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August 11th, 2020

Self-Defense Handguns — Factors to Consider + Two Top Choices

Model 638 smith and wesson revolver airweight
Main photo from The NRA supports Second Amendment rights.

Article by Editor-in-Chief
In the last month, a half-dozen acquaintences have asked me about getting a handgun for self-defense at home and while traveling. What is notable is that all of these persons have never owned a handgun before. Moreover, two of the six are pretty staunch liberals who, prior to 2020, thought the Second Amendment was a “historical anachronism” that should be repealed. With the widespread riots and “defund the police” activism, that has all changed. These six people now realize that there are real threats in current society and they may find themselves in a situation where armed self-defense is the only option.

Model 638 smith and wesson revolver airweight

Try Before You Buy — Find a Gun with Good Reliability, Controls, and Ergonomics
These six persons asked for recommendations on handguns. I explained that there was no one “best gun” for every person. I also stressed the importance of training, and of trying various handguns to compare ergonomics, weight, balance, sight arrangement, controls, and trigger pull.

Folks, ergonomics and grip shape DO make a difference. I used to give pistol instruction at a local club. I provided four 9x19mm pistols: Beretta 92, HK USP, SIG P226, and Glock 19. Two-thirds of the students shot best with the SIG P226, and only 10% shot best with the Glock 19. The majority of the students kept “pulling shots” with the Glock, even with a lot of practice. Not so with the SIG P226. I attribute that to lower center of gravity and more ergonomic grip shape/angle.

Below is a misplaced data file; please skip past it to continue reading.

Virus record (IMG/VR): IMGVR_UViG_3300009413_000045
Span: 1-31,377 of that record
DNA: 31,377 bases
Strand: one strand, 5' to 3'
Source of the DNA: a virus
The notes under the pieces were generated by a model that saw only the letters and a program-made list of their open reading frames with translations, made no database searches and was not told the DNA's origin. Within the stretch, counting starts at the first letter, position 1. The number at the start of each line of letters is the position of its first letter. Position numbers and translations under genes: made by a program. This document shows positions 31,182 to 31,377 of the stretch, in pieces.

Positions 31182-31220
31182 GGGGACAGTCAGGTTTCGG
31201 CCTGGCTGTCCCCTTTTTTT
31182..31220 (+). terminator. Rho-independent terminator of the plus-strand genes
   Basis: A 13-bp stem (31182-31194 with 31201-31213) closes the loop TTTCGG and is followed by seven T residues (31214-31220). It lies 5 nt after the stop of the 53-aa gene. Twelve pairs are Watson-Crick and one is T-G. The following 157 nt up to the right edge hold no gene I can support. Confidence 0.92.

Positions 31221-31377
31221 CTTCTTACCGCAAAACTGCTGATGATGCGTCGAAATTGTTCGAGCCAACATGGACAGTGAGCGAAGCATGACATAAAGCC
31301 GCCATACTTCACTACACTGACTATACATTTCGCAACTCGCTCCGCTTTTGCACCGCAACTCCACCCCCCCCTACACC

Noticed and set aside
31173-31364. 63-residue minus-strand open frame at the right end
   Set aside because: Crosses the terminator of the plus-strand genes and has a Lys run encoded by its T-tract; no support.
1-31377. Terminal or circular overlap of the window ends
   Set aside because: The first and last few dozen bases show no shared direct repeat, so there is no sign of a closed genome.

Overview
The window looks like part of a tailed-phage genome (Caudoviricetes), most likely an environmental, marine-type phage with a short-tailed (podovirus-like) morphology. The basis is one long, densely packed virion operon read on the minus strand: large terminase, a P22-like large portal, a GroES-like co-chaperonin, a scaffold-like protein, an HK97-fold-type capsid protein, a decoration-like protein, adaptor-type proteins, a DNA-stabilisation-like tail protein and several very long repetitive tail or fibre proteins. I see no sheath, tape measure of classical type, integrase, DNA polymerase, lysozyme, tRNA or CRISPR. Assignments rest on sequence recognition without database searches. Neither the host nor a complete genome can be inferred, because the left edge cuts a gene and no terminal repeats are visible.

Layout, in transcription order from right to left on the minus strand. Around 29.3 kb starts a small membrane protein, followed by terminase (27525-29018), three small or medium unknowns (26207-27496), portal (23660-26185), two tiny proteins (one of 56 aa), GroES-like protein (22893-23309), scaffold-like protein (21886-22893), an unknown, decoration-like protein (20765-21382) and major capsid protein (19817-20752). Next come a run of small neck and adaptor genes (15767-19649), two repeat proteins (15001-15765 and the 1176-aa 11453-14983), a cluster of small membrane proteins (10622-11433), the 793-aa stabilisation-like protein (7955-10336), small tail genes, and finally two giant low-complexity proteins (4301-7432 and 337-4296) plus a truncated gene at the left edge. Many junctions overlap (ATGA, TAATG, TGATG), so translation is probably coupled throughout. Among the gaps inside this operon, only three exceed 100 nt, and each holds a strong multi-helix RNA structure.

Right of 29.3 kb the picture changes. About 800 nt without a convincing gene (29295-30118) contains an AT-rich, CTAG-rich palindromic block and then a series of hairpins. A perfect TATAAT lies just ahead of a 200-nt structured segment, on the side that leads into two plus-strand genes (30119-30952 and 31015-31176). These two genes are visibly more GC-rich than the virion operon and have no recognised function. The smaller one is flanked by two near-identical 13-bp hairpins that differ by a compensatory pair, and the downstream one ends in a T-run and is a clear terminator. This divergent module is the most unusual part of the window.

Caliber Choice — Factors to Consider
We are not going into the long caliber debate today. I have owned semi-auto pistols in .380 ACP, 9x19mm Parabellum, .40 SW, .45 ACP. Each cartridge has its pros and cons. But for a first-time gun owner, looking for a self-defense round, I will recommend the 9mm. It will have noticeably less muzzle flip than the .40 SW, but still carries much more energy than a .380 ACP. I love the .45 ACP for target shooting, but it is more expensive for practice, and there are fewer pistol options. For revolvers, the .357 Magnum is a great defense round, but some of the smaller carry pistols are limited to .38 Special.

Semi-Auto 9mm Carry Gun Recommendation: S&W M&P9 Shield EZ
I have considered a wide range of 9mm carry pistols from Glock, Ruger, SIG Sauer, Smith & Wesson, Taurus, and Walther. There are many very good pistols out there. But what I recommended to my acquaintances was the new Smith & Wesson M&P9 Shield EZ 9mm. This gun features a back-strap grip safety and is offered with or without thumb safety. There is also a M&P9 EZ model with built-in Red Laser.

Model 638 smith and wesson revolver airweight

Here are the key reasons I recommended the M&P9 EZ 9mm pistol:

1. Good Accuracy and Balance
2. Integral Grip Safety and optional Thumb Safety
3. Good Ergonomics: 18-degree grip angle for natural point of aim
4. Reasonable 4.5-lb Trigger Pull (some other pistols are 7+ pounds*)
5. Easy-to-Rack Slide
6. Take-Down does NOT require trigger pull (unlike Glock)
7. Availability of built-in laser or accessory rail-mount lights/lasers
8. Good Price: $479.00 base MSRP with $399.99 street price
9. Outstanding Smith & Wesson reliability, warranty, and customer service

This detailed, authoritative M&P9 EZ video review also covers the M&P .380 Shield EZ:

Model 638 smith and wesson revolver airweight